In some ways, the Knicks under Dolan have resembled the White House under George W. Bush: an institution of public trust that was hijacked for years by the Oedipal inferiority complex of a whining prince-in-training. A goateed 5-foot-6 cable-industry Napoleon with a Time Bandits dwarf face, little Jimmy Dolan became famous for trying to yell his way into billionaire dad Chuck's legacy. "He can treat people like shit," said former Cablevision security chief Robert Astarita. "All of us, every single one of us, and he gets away with it."
The fact that Thomas represented Dolan's vindictive management style so vigorously is what made him a perfect yes-man and allowed him to i-stay-uh (as the 'Post' might put it) for so long: If he had just signed one or two fewer max-contract busts, he might have stayed on forever in a Molotov-like capacity, quietly signing death warrants and negotiating with the Nazis while the Larry Browns of the world took the blame and went to the firing squad. Compared with Al Davis, who was a football visionary once upon a time and whose institutional cruelty has at least always been caused by frustration over losing, the Dolan/Thomas pathology is far more revolting. Edge: Knicks
4. Did the owner/manager tie up the judicial system with one pointless legal fuck-snit after another?
This is a rout for Davis. In the Dolan/Thomas era, the Knicks went to court really only when they were being sued. Davis has sued everybody. Check your mailbox; he's suing you. In the '80s, he filed an antitrust suit against the NFL to allow him to move from Oakland to Los Angeles; when the move didn't work, he sued the NFL again for sabotaging his efforts to get a new stadium, then later sued an accounting firm and the Oakland Coliseum for luring him back by falsely promising 15 years of sellouts. Amazingly, when the doomed USFL filed an antitrust lawsuit against the NFL in 1986, Davis couldn't help himself and sided with the USFL! If he keeps it up, he has a shot at the ultimate American deathbed existence as perfected by Howard Hughes, who in his last years spent nearly all of his waking hours either consulting with tort lawyers or watching 'Ice Station Zebra' over and over. Edge: Raiders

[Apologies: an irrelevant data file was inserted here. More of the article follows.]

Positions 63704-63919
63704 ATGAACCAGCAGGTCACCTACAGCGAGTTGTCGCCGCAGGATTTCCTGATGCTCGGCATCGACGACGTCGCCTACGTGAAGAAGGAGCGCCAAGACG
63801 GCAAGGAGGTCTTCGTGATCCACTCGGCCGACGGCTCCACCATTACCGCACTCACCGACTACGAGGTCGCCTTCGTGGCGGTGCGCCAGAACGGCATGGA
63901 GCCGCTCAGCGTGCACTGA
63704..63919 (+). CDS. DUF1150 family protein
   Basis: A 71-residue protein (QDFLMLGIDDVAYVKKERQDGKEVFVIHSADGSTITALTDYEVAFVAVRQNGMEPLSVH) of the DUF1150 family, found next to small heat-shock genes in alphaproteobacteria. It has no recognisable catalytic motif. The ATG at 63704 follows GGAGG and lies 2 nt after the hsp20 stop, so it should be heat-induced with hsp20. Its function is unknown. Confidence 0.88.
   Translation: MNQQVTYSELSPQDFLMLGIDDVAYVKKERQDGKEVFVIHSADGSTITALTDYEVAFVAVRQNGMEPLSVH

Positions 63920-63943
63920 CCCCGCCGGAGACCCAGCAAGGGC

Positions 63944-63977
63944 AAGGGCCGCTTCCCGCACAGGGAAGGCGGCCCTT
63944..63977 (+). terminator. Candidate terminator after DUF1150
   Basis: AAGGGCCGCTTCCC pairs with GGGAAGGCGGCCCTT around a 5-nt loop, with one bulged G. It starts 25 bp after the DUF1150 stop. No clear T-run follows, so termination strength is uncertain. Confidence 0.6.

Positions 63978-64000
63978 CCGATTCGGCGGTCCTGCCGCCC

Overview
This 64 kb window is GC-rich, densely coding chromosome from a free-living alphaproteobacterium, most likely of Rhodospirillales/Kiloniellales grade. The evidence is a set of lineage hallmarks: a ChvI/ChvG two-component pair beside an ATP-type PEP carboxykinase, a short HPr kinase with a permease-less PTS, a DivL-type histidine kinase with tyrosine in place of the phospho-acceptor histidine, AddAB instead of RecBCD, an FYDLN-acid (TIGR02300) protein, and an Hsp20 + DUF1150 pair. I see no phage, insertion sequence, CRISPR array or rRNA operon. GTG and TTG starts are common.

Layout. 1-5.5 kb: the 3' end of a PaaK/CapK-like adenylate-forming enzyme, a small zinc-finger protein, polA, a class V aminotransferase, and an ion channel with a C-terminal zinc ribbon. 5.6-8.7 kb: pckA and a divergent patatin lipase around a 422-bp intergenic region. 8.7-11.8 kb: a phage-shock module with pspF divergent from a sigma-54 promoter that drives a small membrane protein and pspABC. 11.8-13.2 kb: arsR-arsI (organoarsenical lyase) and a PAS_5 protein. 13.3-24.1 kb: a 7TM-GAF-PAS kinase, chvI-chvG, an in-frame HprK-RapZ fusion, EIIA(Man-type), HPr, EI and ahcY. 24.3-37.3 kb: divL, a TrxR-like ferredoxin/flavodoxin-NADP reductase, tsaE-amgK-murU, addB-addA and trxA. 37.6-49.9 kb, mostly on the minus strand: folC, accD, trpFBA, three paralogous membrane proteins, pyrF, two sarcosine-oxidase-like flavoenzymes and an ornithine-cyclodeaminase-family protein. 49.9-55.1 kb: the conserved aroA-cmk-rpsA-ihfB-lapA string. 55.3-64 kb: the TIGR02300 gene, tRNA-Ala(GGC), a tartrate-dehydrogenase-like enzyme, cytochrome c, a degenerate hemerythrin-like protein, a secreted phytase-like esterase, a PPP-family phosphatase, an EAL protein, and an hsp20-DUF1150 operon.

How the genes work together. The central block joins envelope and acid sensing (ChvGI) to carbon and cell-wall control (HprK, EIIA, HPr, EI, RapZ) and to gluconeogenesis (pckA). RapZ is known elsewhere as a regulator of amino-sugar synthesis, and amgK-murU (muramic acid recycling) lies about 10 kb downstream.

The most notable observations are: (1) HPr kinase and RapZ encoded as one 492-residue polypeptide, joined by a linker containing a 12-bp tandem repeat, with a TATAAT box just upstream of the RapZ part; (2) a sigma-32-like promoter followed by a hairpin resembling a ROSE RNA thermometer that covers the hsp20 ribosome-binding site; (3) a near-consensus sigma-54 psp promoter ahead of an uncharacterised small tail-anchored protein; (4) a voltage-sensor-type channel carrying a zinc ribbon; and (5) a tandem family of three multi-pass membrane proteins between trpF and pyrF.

5. After panic-firing a popular championship-caliber coach following an extended and gruesomely public penis-measuring contest, did the owner/manager immediately hire the one person on Earth who had been conclusively proven incapable of doing the job?
This, again, is a tough call, because while Al Davis twice replaced good coaches with long-dead beached-manatee-impersonator Art Shell, Thomas replaced the legendary Larry Brown with an even more outrageous choice: himself. This is a situation where you really have to take points away from Davis for his failure to hire Shell again after the Lane Kiffin firing. That was the obvious move, and he didn't do it. In fact, he should have just slapped a headset on a cardboard cutout of Shell and stuck it on the sidelines for the rest of the season, rigging it with a tape loop that called the same halfback run off-tackle whenever you pulled a string. Edge: Knicks
In the end, there's no way to deny that the Dolan/Thomas Knicks were the worst-managed sports franchise of all time. Al Davis is old and demented and very soon will remind you of John Dugan's Grandpa character in 'Texas Chainsaw Massacre,' but he won three Super Bowls. Six chimpanzees would have typed 'Gravity's Rainbow' in Finnish before we ever saw Thomas and Dolan hold up an NBA trophy. Those were special times; cherish the memories.